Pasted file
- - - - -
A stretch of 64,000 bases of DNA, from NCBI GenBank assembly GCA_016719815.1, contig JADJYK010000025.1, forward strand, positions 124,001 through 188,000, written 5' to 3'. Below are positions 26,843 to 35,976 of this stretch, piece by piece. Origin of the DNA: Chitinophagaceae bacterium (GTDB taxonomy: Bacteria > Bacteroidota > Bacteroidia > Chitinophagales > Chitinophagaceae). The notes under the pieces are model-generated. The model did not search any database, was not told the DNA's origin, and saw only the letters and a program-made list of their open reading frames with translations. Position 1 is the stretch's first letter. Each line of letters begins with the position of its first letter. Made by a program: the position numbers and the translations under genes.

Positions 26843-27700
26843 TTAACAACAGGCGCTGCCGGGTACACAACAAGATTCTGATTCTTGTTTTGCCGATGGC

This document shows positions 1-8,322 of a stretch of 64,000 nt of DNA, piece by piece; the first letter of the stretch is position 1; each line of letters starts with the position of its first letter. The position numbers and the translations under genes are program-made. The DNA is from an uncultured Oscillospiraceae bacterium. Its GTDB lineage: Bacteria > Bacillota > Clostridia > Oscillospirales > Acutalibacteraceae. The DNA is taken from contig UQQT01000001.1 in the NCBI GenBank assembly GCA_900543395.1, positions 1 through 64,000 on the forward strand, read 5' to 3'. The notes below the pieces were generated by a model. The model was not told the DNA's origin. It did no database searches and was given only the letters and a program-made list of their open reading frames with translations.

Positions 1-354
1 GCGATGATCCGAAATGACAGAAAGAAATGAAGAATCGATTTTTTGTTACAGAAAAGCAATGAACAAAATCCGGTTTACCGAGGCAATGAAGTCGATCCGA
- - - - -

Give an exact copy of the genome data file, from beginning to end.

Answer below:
A stretch of 64,000 bases of DNA, from NCBI GenBank assembly GCA_016719815.1, contig JADJYK010000025.1, forward strand, positions 124,001 through 188,000, written 5' to 3'. Below are positions 26,843 to 35,976 of this stretch, piece by piece. Origin of the DNA: Chitinophagaceae bacterium (GTDB taxonomy: Bacteria > Bacteroidota > Bacteroidia > Chitinophagales > Chitinophagaceae). The notes under the pieces are model-generated. The model did not search any database, was not told the DNA's origin, and saw only the letters and a program-made list of their open reading frames with translations. Position 1 is the stretch's first letter. Each line of letters begins with the position of its first letter. Made by a program: the position numbers and the translations under genes.

Positions 26843-27700
26843 TTAACAACAGGCGCTGCCGGGTACACAACAAGATTCTGATTCTTGTTTTGCCGATGGC

This document shows positions 1-8,322 of a stretch of 64,000 nt of DNA, piece by piece; the first letter of the stretch is position 1; each line of letters starts with the position of its first letter. The position numbers and the translations under genes are program-made. The DNA is from an uncultured Oscillospiraceae bacterium. Its GTDB lineage: Bacteria > Bacillota > Clostridia > Oscillospirales > Acutalibacteraceae. The DNA is taken from contig UQQT01000001.1 in the NCBI GenBank assembly GCA_900543395.1, positions 1 through 64,000 on the forward strand, read 5' to 3'. The notes below the pieces were generated by a model. The model was not told the DNA's origin. It did no database searches and was given only the letters and a program-made list of their open reading frames with translations.

Positions 1-354
1 GCGATGATCCGAAATGACAGAAAGAAATGAAGAATCGATTTTTTGTTACAGAAAAGCAATGAACAAAATCCGGTTTACCGAGGCAATGAAGTCGATCCGA